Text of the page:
Microsoft Translator does one more thing that gives it a slight edge, though: it has a built-in phrasebook for quickly looking up phrases for travel directions, lodging, health, and more. It’s nice to have in the moment, but it’s also helpful if you’re trying to actually learn the language you’re translating.
Google Offers More Languages, But Microsoft Chooses Quality Over Quantity
Google Translate’s real-time video translations are magical, there’s no doubt about it. And the recent addition of Google Neural Machine Translation has improved the accuracy of whole sentence translations by 60% for tough workflows like Chinese-to-English. Add that on to the fact that Google Translate offers more languages overall, can translate text within other apps on Android, and it’s obvious why it’s currently the most popular choice.
That said, I don’t feel like Google Translate’s features make it stand above its competition anymore. Real-time video translation is awesome, but I don’t know how often I’d actually use it over just snapping a photo to do the same thing (something both apps can do just fine). And I’m not sure who the handwriting feature is for, but perhaps it’s useful for languages that aren’t easily adapted to standard keyboards. Talking is much faster either way, so it feels a bit unnecessary.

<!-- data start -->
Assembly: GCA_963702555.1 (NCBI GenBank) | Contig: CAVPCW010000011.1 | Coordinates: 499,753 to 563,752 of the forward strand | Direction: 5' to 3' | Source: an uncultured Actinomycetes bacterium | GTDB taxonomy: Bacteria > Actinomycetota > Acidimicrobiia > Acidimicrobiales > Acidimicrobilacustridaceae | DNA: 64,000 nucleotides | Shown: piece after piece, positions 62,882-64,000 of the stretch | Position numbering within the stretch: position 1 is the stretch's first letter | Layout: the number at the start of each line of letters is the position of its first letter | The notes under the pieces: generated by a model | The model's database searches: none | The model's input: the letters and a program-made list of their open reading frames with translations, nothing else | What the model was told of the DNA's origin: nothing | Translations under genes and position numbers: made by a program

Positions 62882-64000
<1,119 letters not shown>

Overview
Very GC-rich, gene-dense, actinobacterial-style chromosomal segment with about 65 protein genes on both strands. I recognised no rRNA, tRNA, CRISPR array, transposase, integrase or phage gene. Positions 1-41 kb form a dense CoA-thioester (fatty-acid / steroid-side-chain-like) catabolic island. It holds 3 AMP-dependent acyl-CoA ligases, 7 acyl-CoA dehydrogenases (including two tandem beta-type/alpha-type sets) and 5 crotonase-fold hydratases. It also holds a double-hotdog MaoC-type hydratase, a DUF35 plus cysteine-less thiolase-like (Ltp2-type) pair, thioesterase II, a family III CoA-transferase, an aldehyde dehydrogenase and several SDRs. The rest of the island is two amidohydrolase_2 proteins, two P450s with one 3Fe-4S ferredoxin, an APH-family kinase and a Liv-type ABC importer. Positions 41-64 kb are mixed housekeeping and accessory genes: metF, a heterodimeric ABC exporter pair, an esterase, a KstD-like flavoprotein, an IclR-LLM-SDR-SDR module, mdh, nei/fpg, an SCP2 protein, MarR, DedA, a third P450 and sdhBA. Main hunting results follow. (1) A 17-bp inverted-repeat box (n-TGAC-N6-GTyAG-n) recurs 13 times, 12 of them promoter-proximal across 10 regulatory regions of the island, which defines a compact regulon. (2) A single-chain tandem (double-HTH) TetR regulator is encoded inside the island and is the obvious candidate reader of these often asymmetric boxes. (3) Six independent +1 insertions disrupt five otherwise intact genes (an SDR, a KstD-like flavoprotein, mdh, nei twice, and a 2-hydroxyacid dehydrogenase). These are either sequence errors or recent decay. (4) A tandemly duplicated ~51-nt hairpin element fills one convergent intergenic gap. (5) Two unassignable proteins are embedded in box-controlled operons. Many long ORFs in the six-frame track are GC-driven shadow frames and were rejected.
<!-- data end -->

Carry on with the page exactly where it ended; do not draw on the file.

Microsoft Translator puts a focus on conversation with its split-screen mode, and the Apple Watch and Android Wear apps — which Google doesn’t have for some reason — let you quickly translate phrases with just a tap on your wrist. If you have a smartwatch, Microsoft Translator is the obvious choice. Sure, it doesn’t offer as many languages, but it covers all the big ones and gives full translation support to most of them. I can’t say how Microsoft’s translations of whole sentences hold up to Google’s shiny new Neural Machine Translation system, but for most users it would probably be hard to tell the difference anyway.
You can’t go wrong with either of these translation tools. They both get the job done, and Microsoft has made a serious effort to compete with Google’s more popular tool. In fact, I went into this comparison expecting Google Translate to dominate, but Microsoft Translator impressed me. So much so that I might actually use it instead of Google Translate on my upcoming trip to Japan.